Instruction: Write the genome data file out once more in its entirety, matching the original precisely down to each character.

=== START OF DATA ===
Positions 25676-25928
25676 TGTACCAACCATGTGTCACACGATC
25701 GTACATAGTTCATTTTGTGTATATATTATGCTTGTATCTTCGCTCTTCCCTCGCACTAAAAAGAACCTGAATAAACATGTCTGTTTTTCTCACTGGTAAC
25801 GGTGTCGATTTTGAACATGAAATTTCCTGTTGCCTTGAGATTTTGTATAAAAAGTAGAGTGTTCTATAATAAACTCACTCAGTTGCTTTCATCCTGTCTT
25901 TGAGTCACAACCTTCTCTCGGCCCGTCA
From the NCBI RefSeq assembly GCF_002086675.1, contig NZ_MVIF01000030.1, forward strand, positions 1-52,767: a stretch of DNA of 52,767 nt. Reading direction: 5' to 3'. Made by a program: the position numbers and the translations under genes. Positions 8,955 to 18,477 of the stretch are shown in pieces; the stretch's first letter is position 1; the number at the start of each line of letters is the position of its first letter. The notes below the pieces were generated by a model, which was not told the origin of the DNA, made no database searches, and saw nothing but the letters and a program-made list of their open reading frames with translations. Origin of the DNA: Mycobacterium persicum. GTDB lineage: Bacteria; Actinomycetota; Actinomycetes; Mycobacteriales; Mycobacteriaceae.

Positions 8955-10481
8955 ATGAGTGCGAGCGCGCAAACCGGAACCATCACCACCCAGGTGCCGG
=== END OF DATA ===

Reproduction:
Positions 25676-25928
25676 TGTACCAACCATGTGTCACACGATC
25701 GTACATAGTTCATTTTGTGTATATATTATGCTTGTATCTTCGCTCTTCCCTCGCACTAAAAAGAACCTGAATAAACATGTCTGTTTTTCTCACTGGTAAC
25801 GGTGTCGATTTTGAACATGAAATTTCCTGTTGCCTTGAGATTTTGTATAAAAAGTAGAGTGTTCTATAATAAACTCACTCAGTTGCTTTCATCCTGTCTT
25901 TGAGTCACAACCTTCTCTCGGCCCGTCA
From the NCBI RefSeq assembly GCF_002086675.1, contig NZ_MVIF01000030.1, forward strand, positions 1-52,767: a stretch of DNA of 52,767 nt. Reading direction: 5' to 3'. Made by a program: the position numbers and the translations under genes. Positions 8,955 to 18,477 of the stretch are shown in pieces; the stretch's first letter is position 1; the number at the start of each line of letters is the position of its first letter. The notes below the pieces were generated by a model, which was not told the origin of the DNA, made no database searches, and saw nothing but the letters and a program-made list of their open reading frames with translations. Origin of the DNA: Mycobacterium persicum. GTDB lineage: Bacteria; Actinomycetota; Actinomycetes; Mycobacteriales; Mycobacteriaceae.

Positions 8955-10481
8955 ATGAGTGCGAGCGCGCAAACCGGAACCATCACCACCCAGGTGCCGG